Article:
Family : Falconidae
Text © Dr Davide Guadagnini
English translation by Mario Beltramini
The Chimango caracara (Milvago chimango Vieillot 1816) is a diurnal raptor belonging to the order of Falconiformes, to the family of Falconidae, to the genus Milvago and to the species Milvago chimango.
The systematic ornithologists con- sider two subspecies: the nominal Milvago chimango chimango (Vieillot 1816) and the Milvago chimango temucoensis (W. L. Sclater 1918).
The name of the genus “milvago” comes from the Latin term “milvus” and means kite, sparrowhawk and from “ago” which means false and therefore, false kite referring to its appearance which resembles a kite even if not being really such. The term indicating the species “chimango” is a common Argentine name with which are generically indicated various birds belonging to the order of the falconiforms and of small-medium size (something like our generic term of “falconet”).
The nominal subspecies (Milvago chimango chimango) is distributed in northern and central Chile and Argentina, through Paraguay up to Uruguay and the adjacent Brazil. The other subspecies (Milvago chimango temucoensis) is distributed in southern Chile (close to Concepciòn) and in southern Argentina as far as the Tierra del Fuego and Cape Horn. It has been introduced in Easter Island.
It is the most common raptor in large part of Chile and Argentina. It frequents all types of open country. This raptor can be found in the grassy locations of the Andes, in the moors, in the steppes, in the meadows with shrubs and in the open woods, in the fields, in the swamps, in the fluvial valleys, along the coast and even in the villages (abundant and common around many cites, it frequents a lot the fishermen villages).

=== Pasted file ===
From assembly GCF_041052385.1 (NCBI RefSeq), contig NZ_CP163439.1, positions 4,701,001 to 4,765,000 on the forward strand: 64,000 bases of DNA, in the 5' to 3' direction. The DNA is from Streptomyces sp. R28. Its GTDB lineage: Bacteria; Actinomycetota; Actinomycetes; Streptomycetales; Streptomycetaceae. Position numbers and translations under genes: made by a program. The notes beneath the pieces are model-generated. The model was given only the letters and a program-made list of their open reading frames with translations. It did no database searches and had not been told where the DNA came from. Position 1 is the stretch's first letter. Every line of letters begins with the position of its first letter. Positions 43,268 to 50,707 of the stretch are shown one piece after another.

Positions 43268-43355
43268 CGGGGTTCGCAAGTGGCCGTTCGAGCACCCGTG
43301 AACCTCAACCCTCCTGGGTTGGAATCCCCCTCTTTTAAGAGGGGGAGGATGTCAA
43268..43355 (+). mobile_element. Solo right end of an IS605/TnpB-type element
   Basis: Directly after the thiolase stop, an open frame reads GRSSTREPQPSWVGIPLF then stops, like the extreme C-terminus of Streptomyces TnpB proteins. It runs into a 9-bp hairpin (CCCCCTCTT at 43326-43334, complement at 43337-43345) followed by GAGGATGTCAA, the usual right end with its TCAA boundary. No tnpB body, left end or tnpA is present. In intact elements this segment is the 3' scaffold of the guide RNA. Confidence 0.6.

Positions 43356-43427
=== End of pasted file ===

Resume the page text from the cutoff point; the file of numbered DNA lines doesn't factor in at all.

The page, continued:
This caracara lives also on the temperate slopes of the Andes (in Chile and in the adjacent Argentina); its presence has been reported up to 4000 m of altitude. It has been seen looking for food in burnt soils. Some populations are often strictly tied to the man as they nourish of leftovers and rubbish produced by him. The southern populations appear, at least partly, migratory. It is vagrant in the Falkland Islands.
The Chimango caracara is 38-41,5 cm long; the male is slightly smaller with a weight of about 289 g against the about 300 g of the female.
The livery is wholly brownish with dark striae on the sides of the head and on the back neck. The lower part is mottled or barred of reddish brown; the coverts of the under-wing are of cinnamon colour barred of brown and of “grey-brown deer”; of the same colour are also the remiges, always when seen from below, in these last with bars more markedly present on the secondary and tertiary remiges.
The tail is rather long and is mottled of grey-white with a wide sub-terminal black band. When flying, are visible the white coverts of the undertail and the pale grey rectrices with “skin of pale buffalo” bars and black tips. The face is more plumed than the Milvago chimachima. The iris is brown; it has a small portion of pink-reddish bare skin extended between the eye and the beak. The legs are grey-bluish-yellowish.
The beak is fairly straight with horn grey-yellowish hooked tip. Overall, it is similar to the immature specimens of the other species of caracara (genus Phalcoboenus) but decidedly smaller (being the smallest among the raptors just generally indicated under the term of “caracara”).